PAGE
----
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Why Apple and Google's Virus Alert Apps Had Limited Success


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Trying to perform COVID-19 contact tracing.

Some researchers say Apple and Google's product and policy choices limited their contact tracing systems usefulness, raising questions about the power of Big Tech to set global standards for public health tools.

Credit: Guillem Casasus

Sarah Cavey, a real estate agent in Denver, was thrilled last fall when Colorado introduced an app to warn people of possible coronavirus exposures.

Based on software from Apple and Google, the state's smartphone app uses Bluetooth signals to detect users who come into close contact. If a user later tests positive, the person can anonymously notify other app users whom the person may have crossed paths with in restaurants, on trains or elsewhere.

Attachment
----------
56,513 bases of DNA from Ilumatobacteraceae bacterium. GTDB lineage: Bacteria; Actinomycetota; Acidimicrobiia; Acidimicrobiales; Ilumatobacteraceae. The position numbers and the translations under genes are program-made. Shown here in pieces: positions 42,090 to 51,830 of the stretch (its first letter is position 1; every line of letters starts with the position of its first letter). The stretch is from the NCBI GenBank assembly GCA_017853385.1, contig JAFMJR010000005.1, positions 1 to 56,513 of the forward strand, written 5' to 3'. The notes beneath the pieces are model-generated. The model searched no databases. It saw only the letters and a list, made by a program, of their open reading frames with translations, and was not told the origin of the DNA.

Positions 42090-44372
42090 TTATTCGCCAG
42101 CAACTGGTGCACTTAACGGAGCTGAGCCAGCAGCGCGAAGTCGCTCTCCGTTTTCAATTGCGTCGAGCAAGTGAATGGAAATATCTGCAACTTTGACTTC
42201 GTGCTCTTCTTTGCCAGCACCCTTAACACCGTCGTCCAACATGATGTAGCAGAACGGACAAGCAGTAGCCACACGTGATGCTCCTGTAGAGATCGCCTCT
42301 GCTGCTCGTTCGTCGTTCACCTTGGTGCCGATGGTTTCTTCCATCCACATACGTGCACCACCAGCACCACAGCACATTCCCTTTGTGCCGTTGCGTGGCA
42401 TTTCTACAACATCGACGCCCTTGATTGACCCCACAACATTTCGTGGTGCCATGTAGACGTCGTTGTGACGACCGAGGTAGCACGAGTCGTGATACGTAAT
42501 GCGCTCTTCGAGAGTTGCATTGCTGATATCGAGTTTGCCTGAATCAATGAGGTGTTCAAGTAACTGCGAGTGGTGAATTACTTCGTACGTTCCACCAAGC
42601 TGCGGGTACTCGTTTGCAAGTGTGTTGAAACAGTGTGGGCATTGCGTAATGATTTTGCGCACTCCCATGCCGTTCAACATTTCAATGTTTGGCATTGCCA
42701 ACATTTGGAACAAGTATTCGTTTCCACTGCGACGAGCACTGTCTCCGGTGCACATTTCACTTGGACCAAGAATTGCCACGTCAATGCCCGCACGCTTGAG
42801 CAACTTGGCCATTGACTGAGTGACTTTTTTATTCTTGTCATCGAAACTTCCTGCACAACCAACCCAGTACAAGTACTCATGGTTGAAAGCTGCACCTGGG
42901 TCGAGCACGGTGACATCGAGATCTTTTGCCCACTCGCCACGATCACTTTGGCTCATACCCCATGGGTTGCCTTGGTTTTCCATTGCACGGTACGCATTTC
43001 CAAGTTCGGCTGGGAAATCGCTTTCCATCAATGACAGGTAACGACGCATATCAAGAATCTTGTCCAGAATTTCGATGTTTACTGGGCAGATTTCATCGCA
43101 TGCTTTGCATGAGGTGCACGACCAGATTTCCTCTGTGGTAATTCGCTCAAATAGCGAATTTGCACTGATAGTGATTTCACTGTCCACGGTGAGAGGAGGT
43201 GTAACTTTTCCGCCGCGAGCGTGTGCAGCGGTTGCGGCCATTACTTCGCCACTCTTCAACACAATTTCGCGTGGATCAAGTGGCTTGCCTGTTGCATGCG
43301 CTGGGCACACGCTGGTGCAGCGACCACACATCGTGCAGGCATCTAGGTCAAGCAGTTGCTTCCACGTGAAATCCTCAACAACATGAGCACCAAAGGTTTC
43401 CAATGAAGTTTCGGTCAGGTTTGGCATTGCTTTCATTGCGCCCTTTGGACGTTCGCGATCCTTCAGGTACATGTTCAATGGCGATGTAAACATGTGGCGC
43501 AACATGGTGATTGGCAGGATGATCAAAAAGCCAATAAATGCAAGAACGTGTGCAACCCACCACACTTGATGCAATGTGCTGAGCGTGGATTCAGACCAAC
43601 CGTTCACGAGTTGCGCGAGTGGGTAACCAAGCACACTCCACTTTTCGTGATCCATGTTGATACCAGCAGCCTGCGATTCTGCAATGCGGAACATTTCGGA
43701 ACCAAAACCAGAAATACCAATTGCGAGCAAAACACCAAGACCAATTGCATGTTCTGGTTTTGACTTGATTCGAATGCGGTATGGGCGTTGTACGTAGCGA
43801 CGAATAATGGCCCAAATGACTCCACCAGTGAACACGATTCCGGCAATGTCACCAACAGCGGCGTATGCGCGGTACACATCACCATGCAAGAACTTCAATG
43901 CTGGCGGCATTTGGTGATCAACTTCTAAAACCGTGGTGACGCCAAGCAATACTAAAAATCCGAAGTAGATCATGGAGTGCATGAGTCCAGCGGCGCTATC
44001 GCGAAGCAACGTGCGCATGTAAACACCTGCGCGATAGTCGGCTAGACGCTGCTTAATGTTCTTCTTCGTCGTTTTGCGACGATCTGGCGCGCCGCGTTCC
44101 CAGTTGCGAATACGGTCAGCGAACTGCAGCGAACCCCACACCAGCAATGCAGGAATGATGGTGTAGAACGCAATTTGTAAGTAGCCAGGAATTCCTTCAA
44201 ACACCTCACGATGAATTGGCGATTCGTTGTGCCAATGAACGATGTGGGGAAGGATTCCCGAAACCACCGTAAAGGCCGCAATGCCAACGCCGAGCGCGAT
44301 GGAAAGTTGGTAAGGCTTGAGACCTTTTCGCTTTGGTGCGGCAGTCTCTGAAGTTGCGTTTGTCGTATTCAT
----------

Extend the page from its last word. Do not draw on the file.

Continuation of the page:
Ms. Cavey immediately downloaded the app. But after testing positive for the virus in February, she was unable to get the special verification code she needed from the state to warn others, she said, even after calling Colorado's health department three times.

"They advertise this app to make people feel good," Ms. Cavey said, adding that she had since deleted the app, called CO Exposure Notifications, in frustration. "But it's not really doing anything."

From The New York Times
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